[cnn-photo-caption image=http://i2.cdn.turner.com/cnn/2009/POLITICS/01/04/dnc.tim.kaine/art.tim.kaine.gi.jpg caption="Virginia Gov. Tim Kaine claps during an August campaign event for Barack Obama in Virginia."]
CNN Political Contributor
Republican Strategist | BIO
Virginia Gov. Tim Kaine, the new chairman of the Democratic National Committee, and President-elect Barack Obama are friends and allies.
Kaine was probably the first prominent national political figure to endorse Obama’s presidential bid. And at a time when most people were still at the "Oh, won't he make a nice running mate for Hillary," stage.
Obama owed Kaine something, something tangible, something important. He gave it to him when he named him his choice to replace Howard Dean as Democratic National Committee chairman.
On paper, Kaine is a moderate southerner, a DLC-type comporting to the centrist image Obama is trying to project. Kaine is very much the anti- Dean, but he knows how the game is played even if his selection puts him at odds with the liberals who comprise the Obama-nation.
Conventional wisdom has that Kaine, a fluent Spanish speaker, represents "the party of tomorrow", as E.J. Dionne, Jr., put it recently in The Washington Post, citing a top Obama adviser’s description of Kaine as "a pragmatic progressive, less concerned about orthodoxies than about getting things done."
Maybe, maybe not.
In a move little noticed outside of his home state, Kaine’s proposed biennial budget cuts funding for public education by 7 percent. N. Va. School Systems Bracing for State Aid Cuts the Post's Metro section headlined on December 30, on page B1, inside the paper.
"Local officials are still sifting through Maine's proposed $425 million cut," the article said, advising the cuts would amount to "substantial losses for schools to absorb as they prepare fiscal 2010 budgets."
Almost half a billion in education cuts? He has some explaining to do. Kaine campaigned on being an education governor; now he’s blaming the bad economy as the reason for the cuts. But according to the way Democrats talk about taxes and spending, the tough times shouldn’t be a problem.
Kaine’s predecessor as governor, Mark Warner, campaigned against raising taxes. When he got into office he claimed things were worse off than he thought so, with the help of some Republicans in the State Senate, he pushed through taxes increases that were supposed to provide more money for, yes, you guessed it, roads and education.
So, where education is concerned, between the Warner tax hike and the state lottery, which also goes to education, Virginia should have plenty of education money – except - according to Kaine – it doesn’t.
A national party chairman who starts off by cutting education spending in his home state by almost 10 percent is probably not part of the image of "getting things done" the Obama Democrats want to project to the nation.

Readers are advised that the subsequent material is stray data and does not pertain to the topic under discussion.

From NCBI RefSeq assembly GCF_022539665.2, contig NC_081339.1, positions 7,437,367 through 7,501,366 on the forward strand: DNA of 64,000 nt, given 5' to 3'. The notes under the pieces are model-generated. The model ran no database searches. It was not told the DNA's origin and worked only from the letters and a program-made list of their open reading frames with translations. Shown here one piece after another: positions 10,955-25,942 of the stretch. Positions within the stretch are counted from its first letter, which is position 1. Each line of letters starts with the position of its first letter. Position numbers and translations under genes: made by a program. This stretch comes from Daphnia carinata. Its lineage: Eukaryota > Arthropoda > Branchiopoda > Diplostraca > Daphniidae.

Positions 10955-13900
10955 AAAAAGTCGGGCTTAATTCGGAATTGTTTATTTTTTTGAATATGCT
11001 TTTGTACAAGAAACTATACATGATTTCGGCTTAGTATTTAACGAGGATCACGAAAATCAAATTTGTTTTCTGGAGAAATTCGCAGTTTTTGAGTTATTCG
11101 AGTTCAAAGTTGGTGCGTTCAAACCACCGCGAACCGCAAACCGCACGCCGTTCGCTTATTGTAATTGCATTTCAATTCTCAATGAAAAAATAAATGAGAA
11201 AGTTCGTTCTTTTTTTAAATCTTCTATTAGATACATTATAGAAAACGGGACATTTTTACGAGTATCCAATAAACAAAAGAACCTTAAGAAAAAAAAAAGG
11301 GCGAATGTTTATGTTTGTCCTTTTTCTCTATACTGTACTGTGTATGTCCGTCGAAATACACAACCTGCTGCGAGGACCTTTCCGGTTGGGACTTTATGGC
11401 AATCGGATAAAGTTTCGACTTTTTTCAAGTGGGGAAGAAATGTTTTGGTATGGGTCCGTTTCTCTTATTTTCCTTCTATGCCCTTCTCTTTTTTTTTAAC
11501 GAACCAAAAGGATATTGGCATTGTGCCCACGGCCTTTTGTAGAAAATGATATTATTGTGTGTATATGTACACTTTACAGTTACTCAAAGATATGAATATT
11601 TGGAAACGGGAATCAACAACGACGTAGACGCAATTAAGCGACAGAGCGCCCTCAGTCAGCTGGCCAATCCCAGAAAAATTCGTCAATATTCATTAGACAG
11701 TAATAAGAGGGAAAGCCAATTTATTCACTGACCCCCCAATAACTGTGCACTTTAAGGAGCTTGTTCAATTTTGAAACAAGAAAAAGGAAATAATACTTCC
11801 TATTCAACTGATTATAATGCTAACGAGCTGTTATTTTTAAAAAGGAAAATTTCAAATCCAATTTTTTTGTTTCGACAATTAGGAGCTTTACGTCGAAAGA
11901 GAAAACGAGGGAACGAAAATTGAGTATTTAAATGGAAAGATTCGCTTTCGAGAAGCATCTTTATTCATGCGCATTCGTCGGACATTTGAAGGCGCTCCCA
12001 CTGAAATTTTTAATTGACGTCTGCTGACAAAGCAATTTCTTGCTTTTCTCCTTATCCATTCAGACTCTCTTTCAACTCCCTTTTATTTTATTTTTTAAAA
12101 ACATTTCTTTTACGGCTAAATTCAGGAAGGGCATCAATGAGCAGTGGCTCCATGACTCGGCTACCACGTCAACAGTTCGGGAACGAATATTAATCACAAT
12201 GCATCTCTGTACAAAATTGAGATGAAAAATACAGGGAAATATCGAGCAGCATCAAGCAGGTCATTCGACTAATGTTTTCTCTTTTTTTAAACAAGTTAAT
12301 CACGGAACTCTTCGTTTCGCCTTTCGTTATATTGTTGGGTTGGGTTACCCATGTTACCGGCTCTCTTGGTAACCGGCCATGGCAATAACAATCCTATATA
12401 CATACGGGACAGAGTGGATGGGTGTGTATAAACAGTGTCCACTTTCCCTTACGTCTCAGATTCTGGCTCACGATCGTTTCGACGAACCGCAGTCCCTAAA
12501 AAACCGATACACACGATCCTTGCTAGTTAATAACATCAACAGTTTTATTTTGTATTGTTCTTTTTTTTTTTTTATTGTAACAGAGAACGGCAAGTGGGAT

Had this been a Republican nominee for chairman, the push back would be swift and toxic. But don't expect howls of outrage from the education establishment in Virginia or nationally. The Virginia Education Association responded, but only meekly, in a manner reminiscent of Oliver Twist asking for more gruel.
"We thank the Governor for cutting education less than any other program," the VEA said. "Thank the Governor?" So much for the barred fangs that appear anytime a Republican suggests a reduction in the increase of spending, let alone proposes real and permanent cuts.
But what Kaine wants, even though he’s using the image of tough economic times to sell it, include changes to the underlying formula for education funding that would reduce funding permanently.
This is no small issue. Recall the Democrat's repeated attacks on George W. Bush and the Republican majority in Congress in 2004 and 2006 over their failure to "fully fund" Bush's "No Child Left Behind." “Fully” funding translates, by the way, into “Yes, you are spending more but it’s not as much as we want so we’re going to attack you.”
Led by Senators John F. Kerry and Ted Kennedy, the Democrats and their allies were ruthless, portraying Bush and the GOP as enemies of education and, by extension, children.
It's enough to make your head spin. Bush does things to improve and increase federal funding for education and yet is relentlessly attacked. Kaine hacks education spending and is faintly praised by his own state's teachers' union.
And just what, by the way, is the Bush education record. Well, according to a fact sheet issued recently by the White House, "No Child Left Behind" has led to African-American and Hispanic students posting "all-time highs" in a number of areas. Because of “NCLB”, all 50 states have accountability plans in place for the first time. And the achievement gap has narrowed since Bush came into office.
But you don't hear very much about these accomplishments. And when you don't hear much about the new chairman of the Democratic National Committee proposing more than $400 million in state education funding cuts, it shouldn't be a surprise that the good news doesn't travel very far.
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